Singing the praises of the unsung Apollo moon mission heroes
One of those impossible tasks to make the Apollo project succeed was the miniaturization of a computer which would, in real time, provide control of the Apollo components, especially the moon lander.
Some of us remember a time before the Apollo- era, when we communicated with the computers via punch cards.
Computers sometimes occupied a large room and had spinning big disks or reels of magnetic tape. The Instrumentation Lab, a division of the Massachusetts Institute of Technology, was tasked with the job of controlling the moon lander with a computer. The contract was awarded without a competitive bid.
The computer had to handle the job in real time, not use punch cards and had to react in microseconds. To top that, they had to design and build a computer that could fit into one cubic foot of space. Time was important, since it had to be completed in time to be tested and ready to go well before the end of the 1960s, as promised by President Kennedy in 1961.
Although the Instrumentation Lab of MIT was credited with accomplishing the task, it was Bill Tindall who pushed and directed the team to do the job, according to Charles Fishman in his book, One Giant Leap.
Tindall found a mess when he arrived at the Lab. The Lab had designed a computer program that required 42 percent more computer code than there was available in memory. They finally designed the Apollo Guidance Computer (AGC), which could execute 85,000 instructions per second. In contrast, the iPhone X can execute 5 trillion instructions per second.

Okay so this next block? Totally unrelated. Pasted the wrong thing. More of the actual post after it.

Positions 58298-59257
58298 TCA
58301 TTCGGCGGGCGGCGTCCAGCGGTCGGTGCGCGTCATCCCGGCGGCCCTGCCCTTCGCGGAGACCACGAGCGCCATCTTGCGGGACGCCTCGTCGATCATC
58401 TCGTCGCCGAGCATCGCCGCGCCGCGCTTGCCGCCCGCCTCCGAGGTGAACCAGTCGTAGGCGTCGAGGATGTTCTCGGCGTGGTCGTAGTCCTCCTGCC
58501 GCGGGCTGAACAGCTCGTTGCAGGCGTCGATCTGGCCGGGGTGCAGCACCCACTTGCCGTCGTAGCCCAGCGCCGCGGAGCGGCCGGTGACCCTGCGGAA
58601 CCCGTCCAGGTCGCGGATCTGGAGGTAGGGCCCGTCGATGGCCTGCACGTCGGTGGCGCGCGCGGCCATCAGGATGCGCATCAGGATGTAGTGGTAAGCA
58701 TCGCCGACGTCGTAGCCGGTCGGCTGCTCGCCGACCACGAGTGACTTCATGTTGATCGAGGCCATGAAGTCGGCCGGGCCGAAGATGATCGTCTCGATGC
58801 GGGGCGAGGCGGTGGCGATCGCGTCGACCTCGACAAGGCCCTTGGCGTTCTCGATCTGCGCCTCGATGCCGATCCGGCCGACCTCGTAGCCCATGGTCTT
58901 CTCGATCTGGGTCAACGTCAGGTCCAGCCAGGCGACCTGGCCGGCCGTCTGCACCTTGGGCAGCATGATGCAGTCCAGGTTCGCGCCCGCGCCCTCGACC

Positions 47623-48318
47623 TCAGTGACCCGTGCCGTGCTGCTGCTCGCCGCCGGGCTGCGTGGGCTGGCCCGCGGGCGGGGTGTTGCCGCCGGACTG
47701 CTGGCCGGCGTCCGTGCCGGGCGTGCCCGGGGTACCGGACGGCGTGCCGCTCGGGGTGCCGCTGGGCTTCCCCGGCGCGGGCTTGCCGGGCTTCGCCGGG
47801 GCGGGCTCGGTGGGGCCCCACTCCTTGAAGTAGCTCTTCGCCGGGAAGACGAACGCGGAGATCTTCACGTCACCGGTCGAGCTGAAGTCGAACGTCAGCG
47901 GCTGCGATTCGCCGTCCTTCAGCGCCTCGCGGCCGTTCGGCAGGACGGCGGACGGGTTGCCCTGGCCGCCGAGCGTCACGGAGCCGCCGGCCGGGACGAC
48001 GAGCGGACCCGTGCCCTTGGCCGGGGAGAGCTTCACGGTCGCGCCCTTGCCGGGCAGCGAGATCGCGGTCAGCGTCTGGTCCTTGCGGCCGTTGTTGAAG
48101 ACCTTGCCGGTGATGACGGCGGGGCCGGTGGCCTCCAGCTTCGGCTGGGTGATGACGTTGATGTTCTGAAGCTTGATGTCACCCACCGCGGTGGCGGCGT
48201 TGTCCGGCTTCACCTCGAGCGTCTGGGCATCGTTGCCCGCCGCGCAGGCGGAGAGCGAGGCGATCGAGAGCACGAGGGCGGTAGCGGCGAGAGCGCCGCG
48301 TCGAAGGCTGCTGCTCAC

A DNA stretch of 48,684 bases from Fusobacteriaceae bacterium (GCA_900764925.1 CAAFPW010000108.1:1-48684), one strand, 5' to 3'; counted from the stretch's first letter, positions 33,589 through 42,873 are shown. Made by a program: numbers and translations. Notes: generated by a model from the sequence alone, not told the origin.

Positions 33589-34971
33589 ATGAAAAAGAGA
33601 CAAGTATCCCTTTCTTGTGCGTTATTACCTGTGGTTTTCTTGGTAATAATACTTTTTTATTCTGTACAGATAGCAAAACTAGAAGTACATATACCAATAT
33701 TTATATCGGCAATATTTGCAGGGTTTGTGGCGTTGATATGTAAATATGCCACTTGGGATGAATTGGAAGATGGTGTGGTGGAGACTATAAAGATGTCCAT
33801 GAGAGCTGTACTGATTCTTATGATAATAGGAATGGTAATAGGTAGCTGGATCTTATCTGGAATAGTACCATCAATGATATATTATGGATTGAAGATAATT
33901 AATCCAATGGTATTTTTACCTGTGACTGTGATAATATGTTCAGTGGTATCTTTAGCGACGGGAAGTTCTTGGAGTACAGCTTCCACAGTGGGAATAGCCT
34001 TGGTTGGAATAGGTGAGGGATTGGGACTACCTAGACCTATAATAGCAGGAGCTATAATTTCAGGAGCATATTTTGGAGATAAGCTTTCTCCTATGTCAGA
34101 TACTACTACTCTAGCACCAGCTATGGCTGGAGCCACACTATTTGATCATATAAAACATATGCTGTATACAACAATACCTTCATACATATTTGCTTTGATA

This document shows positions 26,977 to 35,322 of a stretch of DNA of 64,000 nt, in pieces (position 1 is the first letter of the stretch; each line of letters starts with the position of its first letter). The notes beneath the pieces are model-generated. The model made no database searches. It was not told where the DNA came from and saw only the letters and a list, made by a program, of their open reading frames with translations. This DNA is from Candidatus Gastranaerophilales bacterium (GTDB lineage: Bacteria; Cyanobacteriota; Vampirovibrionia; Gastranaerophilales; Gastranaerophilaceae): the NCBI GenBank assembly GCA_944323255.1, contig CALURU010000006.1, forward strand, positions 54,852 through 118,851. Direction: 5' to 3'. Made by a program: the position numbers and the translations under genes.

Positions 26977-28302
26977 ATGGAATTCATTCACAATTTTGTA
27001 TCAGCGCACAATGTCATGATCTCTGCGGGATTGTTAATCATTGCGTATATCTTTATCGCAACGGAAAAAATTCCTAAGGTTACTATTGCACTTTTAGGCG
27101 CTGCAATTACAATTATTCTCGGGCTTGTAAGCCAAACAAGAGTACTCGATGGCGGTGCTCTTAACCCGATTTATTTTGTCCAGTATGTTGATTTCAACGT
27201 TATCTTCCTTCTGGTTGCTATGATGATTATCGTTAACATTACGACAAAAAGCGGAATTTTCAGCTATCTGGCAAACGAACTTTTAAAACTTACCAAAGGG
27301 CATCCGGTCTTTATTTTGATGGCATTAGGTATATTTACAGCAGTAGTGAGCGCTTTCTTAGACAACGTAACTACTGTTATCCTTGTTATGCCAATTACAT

Tindall was an accomplished mathematician and an expert in calculating orbital mechanics. He was famous for his Tindallgrams. He wrote over 1,000 of them over those six years of directing the MIT Instrumentation Lab.
He usually was very direct and was good at pointing out what they did not need in the AGC. They were able to build into the software the ability to abandon those instructions that were not essential at the moment to concentrate on the essential ones, like landing the moon lander.
The person responsible for the direction of the Instrumentation Lab within MIT was Stark Draper, who incidentally was relation to the Stark Nurseries of Missouri who found and propagated the West Virginia Golden Delicious apple. He was a pioneer in the development of the inertial guidance system for airplanes before we depended on GPS for directions.
The inertial guidance system was used by one of notable people from Lawrence County Airport, Howard Mayes, who used the system to fly a team of scientists around the world to observe a total eclipse of the sun. Although I strayed away from the Apollo program, I thought this was interesting.
To emphasize the massive effort to put a man on the moon before the Russians, we spent almost a million man (person) hours on Earth for every hour the Apollo spent in space.
I would like to give credit to Charles Fishman for the details and information that I gleaned from his book, One Giant Leap. I recommend that you read it for more information about the Apollo program.
Don Lee, a pilot flying out of Lawrence County Airport since 1970, has been in charge of equipment and grounds maintenance for the last several years. He can be reached at email@example.com